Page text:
This lecture is part of the National Council for Preservation Education meeting held July 15-16, 2014 in Natchitoches, Louisiana.

All Preservation is Local, Except…: Reflections on Conducting Preservation Coursework Abroad by Jeffrey M. Chusid, Cornell University

Many students want to travel internationally as part of their education, and preservation students are rarely an exception. But if “all preservation is local,” what does that imply for the validity or “authenticity” of coursework that places students abroad, in a learning environment that typically has culturally distinct (and unfamiliar) resources and clients? What kind of preparation is required before a trip, and what level of direction should happen on site? And what expectations should there be for the results?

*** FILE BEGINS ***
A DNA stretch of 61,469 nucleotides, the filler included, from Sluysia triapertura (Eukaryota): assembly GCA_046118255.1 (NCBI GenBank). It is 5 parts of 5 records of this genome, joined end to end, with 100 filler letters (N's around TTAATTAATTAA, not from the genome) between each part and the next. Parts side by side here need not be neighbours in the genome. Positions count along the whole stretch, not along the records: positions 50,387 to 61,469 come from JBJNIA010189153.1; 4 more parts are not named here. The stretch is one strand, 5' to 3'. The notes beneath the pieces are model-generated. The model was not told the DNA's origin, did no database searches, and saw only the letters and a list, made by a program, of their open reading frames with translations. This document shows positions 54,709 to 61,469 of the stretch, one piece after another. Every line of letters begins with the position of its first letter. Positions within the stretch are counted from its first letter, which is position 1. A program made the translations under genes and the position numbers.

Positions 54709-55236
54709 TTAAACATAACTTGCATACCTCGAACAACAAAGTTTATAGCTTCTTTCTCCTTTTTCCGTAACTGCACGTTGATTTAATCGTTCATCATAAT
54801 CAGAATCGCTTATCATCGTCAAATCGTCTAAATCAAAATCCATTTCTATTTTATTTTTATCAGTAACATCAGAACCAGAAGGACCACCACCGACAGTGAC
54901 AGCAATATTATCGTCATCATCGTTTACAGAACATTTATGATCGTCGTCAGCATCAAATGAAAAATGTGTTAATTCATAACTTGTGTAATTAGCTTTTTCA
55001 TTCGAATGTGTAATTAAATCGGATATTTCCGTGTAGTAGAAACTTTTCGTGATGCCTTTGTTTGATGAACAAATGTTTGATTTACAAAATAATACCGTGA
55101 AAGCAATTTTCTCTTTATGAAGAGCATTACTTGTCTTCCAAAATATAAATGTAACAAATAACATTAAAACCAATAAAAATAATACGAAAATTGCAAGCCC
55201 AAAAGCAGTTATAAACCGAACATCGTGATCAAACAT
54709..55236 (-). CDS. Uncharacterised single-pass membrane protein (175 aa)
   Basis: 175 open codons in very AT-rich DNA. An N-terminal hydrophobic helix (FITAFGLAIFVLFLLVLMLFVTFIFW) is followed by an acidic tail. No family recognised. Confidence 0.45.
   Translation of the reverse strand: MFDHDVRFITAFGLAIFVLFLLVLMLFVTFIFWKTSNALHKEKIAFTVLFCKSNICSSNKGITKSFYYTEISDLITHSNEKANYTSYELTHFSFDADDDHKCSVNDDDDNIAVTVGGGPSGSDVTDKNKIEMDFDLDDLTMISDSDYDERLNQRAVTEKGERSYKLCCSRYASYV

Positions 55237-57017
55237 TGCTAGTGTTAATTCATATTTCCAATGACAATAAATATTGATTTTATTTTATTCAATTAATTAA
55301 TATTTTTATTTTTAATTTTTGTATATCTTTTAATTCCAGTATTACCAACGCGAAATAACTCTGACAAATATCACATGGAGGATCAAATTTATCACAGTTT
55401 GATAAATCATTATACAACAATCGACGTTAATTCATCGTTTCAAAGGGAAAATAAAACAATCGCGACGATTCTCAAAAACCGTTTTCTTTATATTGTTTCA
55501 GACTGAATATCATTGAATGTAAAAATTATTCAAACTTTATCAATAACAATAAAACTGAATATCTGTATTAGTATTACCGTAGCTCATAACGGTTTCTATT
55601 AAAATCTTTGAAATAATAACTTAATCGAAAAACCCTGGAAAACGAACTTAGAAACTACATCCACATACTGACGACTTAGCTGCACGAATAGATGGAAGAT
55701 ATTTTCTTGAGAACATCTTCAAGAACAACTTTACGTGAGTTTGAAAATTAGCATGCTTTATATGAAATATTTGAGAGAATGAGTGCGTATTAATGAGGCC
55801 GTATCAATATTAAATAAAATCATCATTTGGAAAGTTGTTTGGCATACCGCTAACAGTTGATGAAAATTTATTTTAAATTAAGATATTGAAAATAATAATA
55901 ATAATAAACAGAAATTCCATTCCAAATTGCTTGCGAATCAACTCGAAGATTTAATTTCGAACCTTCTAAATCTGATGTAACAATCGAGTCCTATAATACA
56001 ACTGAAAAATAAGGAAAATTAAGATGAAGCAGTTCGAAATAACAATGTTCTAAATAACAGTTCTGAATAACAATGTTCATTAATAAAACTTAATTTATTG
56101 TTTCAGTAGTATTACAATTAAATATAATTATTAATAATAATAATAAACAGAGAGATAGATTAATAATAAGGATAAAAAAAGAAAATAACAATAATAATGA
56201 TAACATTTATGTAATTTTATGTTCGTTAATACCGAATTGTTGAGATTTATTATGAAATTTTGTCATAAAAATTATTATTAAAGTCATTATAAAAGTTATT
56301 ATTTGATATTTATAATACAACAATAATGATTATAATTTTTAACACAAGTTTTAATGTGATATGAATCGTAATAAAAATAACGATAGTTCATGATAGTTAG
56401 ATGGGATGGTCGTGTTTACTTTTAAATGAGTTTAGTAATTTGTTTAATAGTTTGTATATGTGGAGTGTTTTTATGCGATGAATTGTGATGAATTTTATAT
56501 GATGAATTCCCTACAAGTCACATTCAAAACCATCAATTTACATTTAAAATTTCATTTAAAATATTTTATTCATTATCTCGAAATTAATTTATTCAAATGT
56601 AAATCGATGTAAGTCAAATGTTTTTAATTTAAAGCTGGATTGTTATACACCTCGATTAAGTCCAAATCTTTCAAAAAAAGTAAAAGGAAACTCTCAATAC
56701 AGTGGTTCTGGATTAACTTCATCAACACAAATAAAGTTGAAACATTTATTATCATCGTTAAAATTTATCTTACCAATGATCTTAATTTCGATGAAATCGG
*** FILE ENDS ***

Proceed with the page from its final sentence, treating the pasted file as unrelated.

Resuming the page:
I have conducted preservation studios or workshops in Fiji, India, Ukraine, and Bosnia (as well as in Texas, California, Louisiana, and New York), beginning before I truly understood the implications of what I was doing and continuing for several decades during which time my sense of what foreign travel means and who benefits has evolved. Discussing several of these trips briefly, I will explore how the already well-known challenges and opportunities of service learning are magnified in an international setting, and suggest how the lessons students learn abroad can be applied at home. Of course, an additional wrinkle is the growing percentage of students in US preservation programs who are doing this in reverse: for them, studying preservation abroad means coming here. Traveling with multi-national teams adds more interesting perspectives to the questions raised above. Some of the specific issues I will touch upon include identifying stakeholders abroad, leaving a meaningful product, negotiating local politics, and crafting the educational experience for the students.

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